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I often see SSD prices the same per GB, for example whether you buy 120 GB ($55) vs 240 GB ($110) (w/ same brand and model), so there is not a cost advantage. I would like fast performance for some of my games and apps so want to put them on an SSD, and put the OS on the SSD for sure. But I wonder if a larger one would take more wear and tear this way. I will also have a larger HD for data.

So would multiple SSD's or one large one with multiple partitions provide better performance and longevity?

  • for your use case I'd say multiple partitions and leave game data on the Data drive – linuxdev2013 May 4 '15 at 23:03
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    The larger SSDs usually have somewhat better performance specs. Whether that makes a difference in real life is another question. I would take a single larger SSD. – whs May 4 '15 at 23:10
  • while I don't always use ssd , even my hdd's are heavily partioned – linuxdev2013 May 4 '15 at 23:13
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Short answer: you will be fine either way, but I'd take the large SSD.

Longer answer:

Speed

The bigger variants of the same model usually have better read and (especially) write speeds. Now, depending on the performance/number/kind of your SATA-controller on your mainboard, it might be faster to have 2 SSDs working in parallel. Or you create a hardware-RAID0 out of the 2 SSDs which might increase speed a little.[1]
Whatever you do, most current SSDs will be fast enough[2]. While differences can be measured in benchmarks, but you should not notice a much difference in day-to-day use.

-> might be no difference in real life for desktop PCs

Durability

Modern SSDs have spare blocks that can be used in their wear-leveling algorithms to improve the durability of the drive. The amount of spare blocks is often proportional to the size of the SSD.
What that means to you:

  • If you have 2 drives and your write-operations are uneven (much more writes on one of the drives), then this drive might die earlier. But your other drive will be unaffected.
  • If you use a big drive, then it will have more spare blocks to distribute the writes to and it will survive longer. But IF it fails, all your data is affected.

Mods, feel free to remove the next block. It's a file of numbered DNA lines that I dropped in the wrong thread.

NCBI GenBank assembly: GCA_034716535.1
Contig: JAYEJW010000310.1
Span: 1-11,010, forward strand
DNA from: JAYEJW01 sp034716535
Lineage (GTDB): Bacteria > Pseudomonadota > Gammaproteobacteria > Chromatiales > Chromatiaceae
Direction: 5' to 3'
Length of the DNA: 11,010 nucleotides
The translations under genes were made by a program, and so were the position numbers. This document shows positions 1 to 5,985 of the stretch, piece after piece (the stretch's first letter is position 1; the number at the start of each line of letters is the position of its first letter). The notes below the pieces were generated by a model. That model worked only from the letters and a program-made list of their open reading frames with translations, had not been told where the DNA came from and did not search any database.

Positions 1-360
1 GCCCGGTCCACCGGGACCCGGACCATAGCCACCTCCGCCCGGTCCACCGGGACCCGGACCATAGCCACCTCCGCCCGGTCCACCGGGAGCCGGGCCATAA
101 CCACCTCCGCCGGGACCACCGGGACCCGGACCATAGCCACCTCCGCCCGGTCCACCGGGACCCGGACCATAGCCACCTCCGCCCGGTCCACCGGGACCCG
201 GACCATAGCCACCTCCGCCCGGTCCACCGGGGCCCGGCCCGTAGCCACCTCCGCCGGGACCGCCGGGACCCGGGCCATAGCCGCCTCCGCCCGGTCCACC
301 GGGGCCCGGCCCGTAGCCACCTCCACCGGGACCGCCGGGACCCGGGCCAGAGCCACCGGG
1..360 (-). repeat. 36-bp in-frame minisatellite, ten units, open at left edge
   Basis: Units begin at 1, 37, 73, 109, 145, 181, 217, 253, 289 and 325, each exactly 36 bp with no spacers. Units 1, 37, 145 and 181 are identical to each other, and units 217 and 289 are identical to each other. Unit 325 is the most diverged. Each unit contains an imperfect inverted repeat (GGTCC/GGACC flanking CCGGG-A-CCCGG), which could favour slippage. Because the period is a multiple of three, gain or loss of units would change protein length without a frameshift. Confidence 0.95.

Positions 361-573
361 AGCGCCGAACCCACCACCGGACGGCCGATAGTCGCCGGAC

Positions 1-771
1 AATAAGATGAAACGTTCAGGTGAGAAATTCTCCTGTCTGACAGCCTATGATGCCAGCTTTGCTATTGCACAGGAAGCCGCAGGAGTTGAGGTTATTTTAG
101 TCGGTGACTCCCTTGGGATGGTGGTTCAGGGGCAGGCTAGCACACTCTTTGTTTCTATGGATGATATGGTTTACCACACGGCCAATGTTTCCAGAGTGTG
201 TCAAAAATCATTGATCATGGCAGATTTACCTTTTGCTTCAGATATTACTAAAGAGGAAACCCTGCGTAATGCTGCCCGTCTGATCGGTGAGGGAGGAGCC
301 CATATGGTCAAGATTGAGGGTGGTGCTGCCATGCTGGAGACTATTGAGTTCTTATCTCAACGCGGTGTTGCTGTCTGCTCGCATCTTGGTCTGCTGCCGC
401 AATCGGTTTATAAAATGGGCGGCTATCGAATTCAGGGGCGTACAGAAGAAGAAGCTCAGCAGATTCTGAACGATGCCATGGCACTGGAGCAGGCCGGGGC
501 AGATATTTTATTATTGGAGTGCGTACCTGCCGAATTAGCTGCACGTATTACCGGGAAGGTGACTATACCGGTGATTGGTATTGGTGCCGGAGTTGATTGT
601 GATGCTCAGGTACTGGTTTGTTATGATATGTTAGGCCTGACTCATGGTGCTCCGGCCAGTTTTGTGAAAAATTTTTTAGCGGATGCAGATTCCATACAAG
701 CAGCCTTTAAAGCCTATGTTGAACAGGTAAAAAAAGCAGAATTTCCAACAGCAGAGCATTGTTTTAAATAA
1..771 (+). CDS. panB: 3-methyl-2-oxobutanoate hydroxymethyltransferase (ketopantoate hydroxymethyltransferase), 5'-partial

Since you want to use the SSD mostly for gaming and apps, most modern SSDs will be durable enough for you. And you should have a backup of your important data anyway, so...

-> might be no difference in real life for desktop PCs

Future value

Say, in 2 years you want to buy a new SSD (since even the big one is now too small to hold all your games). If the old one was bigger, then it has better value for you, as you could use it to upgrade an old notebook that might have a smaller SSD (many notebooks can have only 1 SSD, so only one of the 2 small ones could not be used otherwise).

-> In this category, the big SSD wins outright.


[1] However, if one of the SSDs breaks for some reason, all data will be lost. Statistically, this is more likely to happen for the RAID0 than for a single drive. Also, the RAID controller might break.

[2] Compared to a regular HDD

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    I will be backing up all important data at least a few times a week to a server, so yes I know the importance of backups – Off The Gold May 5 '15 at 13:23
  • In that case, just go with one big SSD, it is the most straightforward solution – Slizzered May 5 '15 at 13:24
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If you were willing to set up RAID 0, it would be worth getting multiple larger SSDs to have a large performance gain AND longevity.

Say the 240GB SSD has a theoretical read/write speed of 500/380MB/s, if you added say 3 more SSDs into the mix, in a RAID 0 config, you would have a combined read/write speed of 2000/1520MB/s. The RAID config helps by spreading data over multiple SSDs, ensuring that the SSDs will last.

  • Thanks, but cost is an issue, and I don't quite need that much speed. – Off The Gold May 5 '15 at 13:20
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The memory cells are not the only component inside the SSD. Just because a SSD has double capacity, this does not automatically means it has all other internal components doubled. You just buy more hardware with two independent drives than you would have with the large one. This would result better performance in RAID 0 configuration, but multiple drives also increase the probablility of any single drive failing.

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